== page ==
by Doug McClure
While the plotline of the new Netflix movie The Adam Project is a familiar exercise in time travel films, its DNA shares far more with movies such as Super 8 that pay tribute to the Spielberg films of the 1990s.
The official description is “The Adam Project follows a time-traveling pilot who teams up with his younger self and his late father to come to terms with his past, while saving the future.”
The action setpieces are well done. No effort is made to revolutionize the future technology to the point that a 2022 audience could find them too distanced from reality to be either unbelievable — or too distracting from the real core of the movie. Much like Spielberg’s science fiction of the 90s, and other films of that era, the loudest part of the film is not the one that is the most important.
Ryan Reynolds plays the older version of “Adam,” the pilot, who by accident seeks out an event that happened in 2018 and instead finds himself crash-landing in the backyard of his childhood home. Reynolds is good in the role, but the prize goes to 12-year-old Adam played by newcomer Walker Scobell who plays his role very realistically. The kid makes no effort to sanitize what he’s going through as a short kid who is bullied, and the movie pulls no punches when it comes to how his father’s recent death impacts him or his future self.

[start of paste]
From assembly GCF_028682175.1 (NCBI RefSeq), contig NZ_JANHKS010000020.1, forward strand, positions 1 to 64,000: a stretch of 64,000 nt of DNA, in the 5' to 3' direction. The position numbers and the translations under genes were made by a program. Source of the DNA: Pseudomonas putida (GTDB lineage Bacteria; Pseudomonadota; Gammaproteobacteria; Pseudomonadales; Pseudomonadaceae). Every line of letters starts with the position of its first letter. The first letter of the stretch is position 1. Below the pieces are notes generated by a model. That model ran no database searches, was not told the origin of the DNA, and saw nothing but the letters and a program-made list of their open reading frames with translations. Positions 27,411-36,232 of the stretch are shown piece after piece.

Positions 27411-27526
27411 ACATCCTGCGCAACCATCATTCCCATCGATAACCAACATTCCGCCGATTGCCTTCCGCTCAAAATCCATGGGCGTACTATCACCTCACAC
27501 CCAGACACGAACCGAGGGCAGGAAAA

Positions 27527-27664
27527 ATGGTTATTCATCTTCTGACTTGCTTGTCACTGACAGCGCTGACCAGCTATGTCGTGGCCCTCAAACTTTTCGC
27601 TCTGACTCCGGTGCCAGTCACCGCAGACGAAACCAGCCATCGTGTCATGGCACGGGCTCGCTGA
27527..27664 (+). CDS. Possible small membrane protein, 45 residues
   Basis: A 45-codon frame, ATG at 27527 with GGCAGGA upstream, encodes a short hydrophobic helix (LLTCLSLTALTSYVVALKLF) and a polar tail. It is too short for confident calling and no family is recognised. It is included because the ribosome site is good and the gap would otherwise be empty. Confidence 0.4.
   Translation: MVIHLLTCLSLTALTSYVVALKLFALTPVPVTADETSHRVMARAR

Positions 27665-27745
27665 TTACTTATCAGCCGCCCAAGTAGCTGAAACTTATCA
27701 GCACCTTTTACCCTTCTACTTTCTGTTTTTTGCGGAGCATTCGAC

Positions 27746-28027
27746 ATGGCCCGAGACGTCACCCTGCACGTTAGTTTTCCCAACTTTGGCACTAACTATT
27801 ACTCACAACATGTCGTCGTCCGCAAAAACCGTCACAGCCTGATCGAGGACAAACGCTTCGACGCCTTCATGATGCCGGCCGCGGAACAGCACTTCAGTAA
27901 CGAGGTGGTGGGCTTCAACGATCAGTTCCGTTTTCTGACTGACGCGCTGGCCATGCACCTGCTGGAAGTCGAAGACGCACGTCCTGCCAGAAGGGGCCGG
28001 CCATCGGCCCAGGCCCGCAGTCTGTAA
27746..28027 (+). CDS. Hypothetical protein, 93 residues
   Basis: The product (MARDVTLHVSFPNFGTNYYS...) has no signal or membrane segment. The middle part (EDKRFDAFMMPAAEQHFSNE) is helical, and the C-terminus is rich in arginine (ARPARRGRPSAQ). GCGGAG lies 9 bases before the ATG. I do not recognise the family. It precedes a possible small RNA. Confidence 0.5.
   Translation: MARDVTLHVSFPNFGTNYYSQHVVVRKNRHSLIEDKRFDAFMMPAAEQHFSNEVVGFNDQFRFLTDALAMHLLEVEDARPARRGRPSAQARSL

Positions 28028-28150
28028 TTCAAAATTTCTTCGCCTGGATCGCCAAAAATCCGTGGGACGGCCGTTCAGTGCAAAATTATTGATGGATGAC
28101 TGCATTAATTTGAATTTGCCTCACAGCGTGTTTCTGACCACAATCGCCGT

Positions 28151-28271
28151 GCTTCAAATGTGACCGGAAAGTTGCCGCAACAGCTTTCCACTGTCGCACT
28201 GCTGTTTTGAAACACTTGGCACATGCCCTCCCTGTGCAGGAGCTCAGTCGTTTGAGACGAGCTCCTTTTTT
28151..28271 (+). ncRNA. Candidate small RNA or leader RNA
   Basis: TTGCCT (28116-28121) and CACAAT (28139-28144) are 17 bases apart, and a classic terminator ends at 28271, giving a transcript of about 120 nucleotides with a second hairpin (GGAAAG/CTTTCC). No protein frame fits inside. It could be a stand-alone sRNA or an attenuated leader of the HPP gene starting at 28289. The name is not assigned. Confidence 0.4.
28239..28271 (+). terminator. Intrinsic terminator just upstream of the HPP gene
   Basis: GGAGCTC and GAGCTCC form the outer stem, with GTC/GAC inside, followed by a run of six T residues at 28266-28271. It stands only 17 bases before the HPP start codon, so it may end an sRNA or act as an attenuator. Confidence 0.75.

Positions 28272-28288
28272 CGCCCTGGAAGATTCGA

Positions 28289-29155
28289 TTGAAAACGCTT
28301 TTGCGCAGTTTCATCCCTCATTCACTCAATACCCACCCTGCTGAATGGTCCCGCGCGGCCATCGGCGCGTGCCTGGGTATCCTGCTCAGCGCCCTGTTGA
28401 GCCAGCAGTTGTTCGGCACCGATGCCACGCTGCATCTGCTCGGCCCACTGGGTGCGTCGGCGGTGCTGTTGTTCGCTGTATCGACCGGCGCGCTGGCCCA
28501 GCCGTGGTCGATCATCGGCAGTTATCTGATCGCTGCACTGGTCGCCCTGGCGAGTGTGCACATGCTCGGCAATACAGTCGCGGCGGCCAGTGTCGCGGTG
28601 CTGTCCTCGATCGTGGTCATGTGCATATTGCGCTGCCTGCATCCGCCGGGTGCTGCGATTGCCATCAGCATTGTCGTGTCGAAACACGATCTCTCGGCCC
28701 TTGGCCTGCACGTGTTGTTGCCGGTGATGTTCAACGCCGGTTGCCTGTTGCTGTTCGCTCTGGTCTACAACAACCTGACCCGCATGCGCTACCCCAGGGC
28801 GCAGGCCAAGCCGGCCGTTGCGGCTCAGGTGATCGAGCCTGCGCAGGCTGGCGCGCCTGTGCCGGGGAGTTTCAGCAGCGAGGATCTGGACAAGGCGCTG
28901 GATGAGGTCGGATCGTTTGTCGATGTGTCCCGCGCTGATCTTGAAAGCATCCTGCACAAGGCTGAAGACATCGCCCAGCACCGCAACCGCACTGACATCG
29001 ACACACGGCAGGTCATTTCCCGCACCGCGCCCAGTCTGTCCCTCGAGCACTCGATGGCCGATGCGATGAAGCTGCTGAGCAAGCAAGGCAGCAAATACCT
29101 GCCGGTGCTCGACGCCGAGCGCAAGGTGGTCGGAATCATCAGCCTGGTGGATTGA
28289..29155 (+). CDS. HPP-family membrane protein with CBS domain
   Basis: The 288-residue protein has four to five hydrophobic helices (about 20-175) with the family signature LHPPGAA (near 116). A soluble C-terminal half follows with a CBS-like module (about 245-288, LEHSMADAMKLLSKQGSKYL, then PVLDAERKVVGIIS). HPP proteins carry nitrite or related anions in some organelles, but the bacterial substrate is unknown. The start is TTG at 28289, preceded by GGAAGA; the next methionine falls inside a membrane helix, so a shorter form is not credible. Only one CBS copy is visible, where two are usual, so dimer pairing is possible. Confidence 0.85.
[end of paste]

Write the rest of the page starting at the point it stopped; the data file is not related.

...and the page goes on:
Nor does the older Adam attempt to talk down to his younger self or sugarcoat the future, making a direct reference to the Terminator to give younger Adam a visual of 2050 that he can instantly understand.
While the believability of those performances is top-notch, the welcome appearance of Mark Ruffalo as the father just adds to the chemistry. Ruffalo is always a good actor, and in this film, it’s extremely convincing how he interacts with Adam as fathers and sons do.
The time travel plotline is less evolved but only functions as a vehicle. The movie has more in common with Looper or a less convoluted version of Dark than it does with Back to the Future. Given the central subject matter of fathers, sons, bullying, and loss, how people react to it will largely depend on their own experiences. In that regard it is more like the first two Terminator films where the impact is viewed through a kid’s lens very effectively.
The film is rated PG-13 which is ambiguous. There’s mild language, typical teenage-level sexual innuendo, and a good bit of emotion that some thirteen-year-olds might not find comfortable. It’s likely to be a film that families or even adult friends will want to talk about afterward because it has strong emotional depth.